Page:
The Problem Is Overpolicing. (Photo: Thomas Hawk) Once again we are confronted by the horrifying images of black men being killed by the police.
A hauntingly familiar refrain has emerged along with it, calling for better use-of-force training and policies, more diverse police forces, and more federal intervention by the Department of Justice to hold officers accountable for unnecessary use of deadly force. However, an increasing number of people are rejecting these calls and instead pointing a finger at the larger problem of overpolicing that has played a central role in so many recent deaths and is at the center of the problem of policing in America. Morehouse professor Marc Lamont Hill, on Democracy Now, said that we "have to ask what role do we really want police officers to have?
Do we want them to be an occupying force in our community? " We need to start asking why we have so much law enforcement in the first place, and whether much of it is truly needed. There's Something Disturbing About The Way Cops Act Just After They've Shot Somebody. In the Dallas sniper attack, the primary argument of the NRA and pro-gun advocates was completely debunked — Quartz.
“The only way to stop a bad guy with a gun is with a good guy with a gun,” National Rifle Association (NRA) executive vice president Wayne LaPierre infamously declared following the Newtown, Connecticut school shootings in 2012.
The vision of armed heroes killing armed villains and preventing loss of life is a staple of the NRA narrative, as well as of Hollywood films. In Dallas, though, it didn’t work that way. Following a peaceful Black Lives Matter protest, at least one sniper opened fire on police. Despite the presence of armed law enforcement, the shooter did great harm before he could be stopped. The case for disarming America’s police force — Quartz. “Black people have been killed by the police at a tragically disproportionate rate, beyond the bounds of anything that would justify it.”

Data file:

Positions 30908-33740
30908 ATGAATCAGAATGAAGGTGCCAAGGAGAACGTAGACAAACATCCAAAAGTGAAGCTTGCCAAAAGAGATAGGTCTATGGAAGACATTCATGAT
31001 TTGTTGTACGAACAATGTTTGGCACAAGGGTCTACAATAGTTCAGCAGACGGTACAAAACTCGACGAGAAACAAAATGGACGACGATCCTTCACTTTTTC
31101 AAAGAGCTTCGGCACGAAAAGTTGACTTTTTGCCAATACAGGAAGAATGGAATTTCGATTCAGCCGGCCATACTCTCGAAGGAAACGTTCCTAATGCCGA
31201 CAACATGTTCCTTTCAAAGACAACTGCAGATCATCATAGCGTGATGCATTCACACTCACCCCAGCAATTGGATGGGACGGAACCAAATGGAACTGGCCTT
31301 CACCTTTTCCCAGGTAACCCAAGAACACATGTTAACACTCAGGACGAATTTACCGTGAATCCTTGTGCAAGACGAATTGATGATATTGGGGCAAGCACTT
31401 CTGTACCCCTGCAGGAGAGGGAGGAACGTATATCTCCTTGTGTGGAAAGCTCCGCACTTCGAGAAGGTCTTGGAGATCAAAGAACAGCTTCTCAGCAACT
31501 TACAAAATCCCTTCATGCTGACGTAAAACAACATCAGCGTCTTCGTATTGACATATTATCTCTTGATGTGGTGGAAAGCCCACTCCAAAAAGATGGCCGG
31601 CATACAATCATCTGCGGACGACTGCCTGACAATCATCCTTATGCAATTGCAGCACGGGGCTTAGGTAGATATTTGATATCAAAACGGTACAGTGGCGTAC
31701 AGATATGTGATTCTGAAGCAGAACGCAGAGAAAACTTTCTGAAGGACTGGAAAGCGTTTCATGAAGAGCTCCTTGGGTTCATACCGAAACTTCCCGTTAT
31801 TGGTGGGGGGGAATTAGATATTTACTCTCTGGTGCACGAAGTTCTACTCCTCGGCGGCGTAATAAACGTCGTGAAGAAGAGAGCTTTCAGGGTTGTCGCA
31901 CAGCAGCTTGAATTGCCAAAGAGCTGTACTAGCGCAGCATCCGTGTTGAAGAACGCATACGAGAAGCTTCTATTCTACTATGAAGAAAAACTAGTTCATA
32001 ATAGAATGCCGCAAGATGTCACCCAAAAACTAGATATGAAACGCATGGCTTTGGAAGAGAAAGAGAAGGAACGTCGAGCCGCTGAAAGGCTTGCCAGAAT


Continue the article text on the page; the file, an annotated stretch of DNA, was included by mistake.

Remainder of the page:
That sounds like a quote from a contemporary Black Lives Matter activist. But those words were written back in 1974 by American criminologist Paul Takagi. Takagi, an expert in police use of force and community policing, proposed an idea that still seems radical more than 40 years later. “Perhaps,” he said, “the only immediate solution at this time is to disarm the police.” There’s a broad consensus in the US today that local police forces need to be demilitarized. Ending police access to armored vehicles is one thing. An uphill battle The idea of taking guns away from police is likely to receive a highly skeptical response, even from people concerned about the problem of excessive force. Yet there is some evidence that disarming the police might be less dangerous that it sounds. International precedents. How do police handle violence in countries where officers don’t carry guns? — Quartz.
Think you have the right to demand police identify themselves? Look closer. Police officers are required to display and provide their identification on request—except when they aren't.